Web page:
google-remember-things.png

Let Google Remember Things for you

To get started, say “OK Google” to launch Google Assistant on your phone and then say “Remember ..” followed by information you would like Google to remember. For instance, you could say:

  • Remember my favorite color is blue
  • Remember that my registration number is Z1234
  • Remember that I parked the car in the 2nd level
  • Remember that my hotel room safe code is 6666

You can launch the Google Assistant anytime later and ask Google for information that was previously stored.

How to ask what Google remembers?

You could say something like “What did I say about my favorite color?” or “What’s my registration number?” If Google is unable to understand your question, you could say “What did I ask you to remember” and it will show a list of 5 most recent things you’ve asked Google to remember.

google-assistant.png

How to Clear Google’s Memory?

If the list has grown big, you can also use your voice to instruct Google to forget things it remembers. You could say “Forget what I said about my favorite color” or say “What did I ask you to remember” and tap the “Forget #” option to erase any of the listed items from Google’s memory.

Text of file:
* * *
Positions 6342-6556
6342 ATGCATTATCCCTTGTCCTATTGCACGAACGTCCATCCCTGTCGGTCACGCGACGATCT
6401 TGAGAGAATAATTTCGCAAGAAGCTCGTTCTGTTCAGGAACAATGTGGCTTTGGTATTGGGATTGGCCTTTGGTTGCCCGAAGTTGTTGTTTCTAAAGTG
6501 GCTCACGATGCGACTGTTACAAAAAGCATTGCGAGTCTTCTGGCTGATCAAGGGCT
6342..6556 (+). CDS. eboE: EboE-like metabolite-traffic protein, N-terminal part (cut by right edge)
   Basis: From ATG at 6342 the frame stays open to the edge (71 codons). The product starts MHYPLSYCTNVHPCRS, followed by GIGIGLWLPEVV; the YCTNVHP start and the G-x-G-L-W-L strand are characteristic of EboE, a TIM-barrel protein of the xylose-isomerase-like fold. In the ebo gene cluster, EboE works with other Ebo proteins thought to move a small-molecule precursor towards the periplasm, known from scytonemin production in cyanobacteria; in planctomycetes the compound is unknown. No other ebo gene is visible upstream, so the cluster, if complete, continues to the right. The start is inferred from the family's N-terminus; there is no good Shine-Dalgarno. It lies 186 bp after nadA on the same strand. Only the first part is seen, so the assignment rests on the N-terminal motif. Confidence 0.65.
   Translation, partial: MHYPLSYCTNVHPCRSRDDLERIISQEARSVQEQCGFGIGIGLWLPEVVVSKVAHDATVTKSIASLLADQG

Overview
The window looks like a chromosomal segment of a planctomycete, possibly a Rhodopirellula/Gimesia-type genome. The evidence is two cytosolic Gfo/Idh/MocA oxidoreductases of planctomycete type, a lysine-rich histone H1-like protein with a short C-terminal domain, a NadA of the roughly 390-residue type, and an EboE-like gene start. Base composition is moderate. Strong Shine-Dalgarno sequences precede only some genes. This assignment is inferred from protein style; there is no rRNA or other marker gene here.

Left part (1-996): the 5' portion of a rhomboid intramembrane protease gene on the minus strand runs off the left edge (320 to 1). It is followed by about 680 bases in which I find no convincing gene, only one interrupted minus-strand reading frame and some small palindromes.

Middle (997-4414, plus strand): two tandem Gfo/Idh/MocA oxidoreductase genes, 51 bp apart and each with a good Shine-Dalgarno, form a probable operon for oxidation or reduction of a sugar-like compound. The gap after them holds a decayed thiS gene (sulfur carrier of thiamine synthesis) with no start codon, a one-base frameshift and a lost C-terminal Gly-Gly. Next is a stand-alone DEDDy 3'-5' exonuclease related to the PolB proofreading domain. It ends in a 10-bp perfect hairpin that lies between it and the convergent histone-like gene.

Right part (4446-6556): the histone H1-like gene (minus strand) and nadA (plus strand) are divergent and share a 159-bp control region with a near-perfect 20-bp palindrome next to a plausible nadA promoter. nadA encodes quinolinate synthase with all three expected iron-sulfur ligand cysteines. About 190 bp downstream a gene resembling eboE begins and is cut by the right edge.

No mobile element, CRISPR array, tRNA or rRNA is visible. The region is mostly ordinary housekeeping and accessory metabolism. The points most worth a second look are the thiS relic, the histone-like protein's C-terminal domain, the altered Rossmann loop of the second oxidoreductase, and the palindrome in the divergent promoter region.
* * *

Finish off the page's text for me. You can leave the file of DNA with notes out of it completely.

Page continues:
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How to Easily Switch between Multiple Google Accounts

Lots of us maintain multiple Google accounts for a variety of reasons. Maybe your day is mostly spent inside Gmail and Google Calendar associated with your work account but you prefer to store files inside Google Drive of your personal Google Account.

Google does make it easy for you to sign-in to multiple Google accounts simultaneously so you don’t have to log out of one Gmail account to check emails of the other one. Simply go to http://ift.tt/1QPMLv5 and sign-in with the other Google account inside the same browser session.

Sign-in is Easy, Switching Accounts is Difficult

One you are logged in, click your profile image in the upper right and select any Google account from the drop down to switch to that account.

switch-gmail-accounts.png

The default account, the one that appears on top of that list, is the one that you signed in with first. Thus, if you type mail.google.com in your browser’s address bar, you’ll always be taken your Gmail account. If you need to set another Google account as the default one, you’d have to sign-out of all existing accounts and sign-in first with that account.

That’s obviously too many steps for users who have to constantly juggle between multiple accounts. So here’s a simple URL trick that will help you switch between Google accounts quickly.

Create Keyboard Shortcuts for Google Accounts

Go to the Gmail website and press Ctrl+D (or Cmd+D on Mac) to bookmark the Gmail website.

gmail-bookmark.png

Click the Edit button to modify the bookmark. Here add ?authuser=email@gmail.com after the last slash(/) symbol and append the shortcut to the bookmark name as shown below. We use the short “gw” meaning Google Apps for Work Gmail.

gmail-multiple-signin.png

Repeat the steps for all your other Gmail accounts.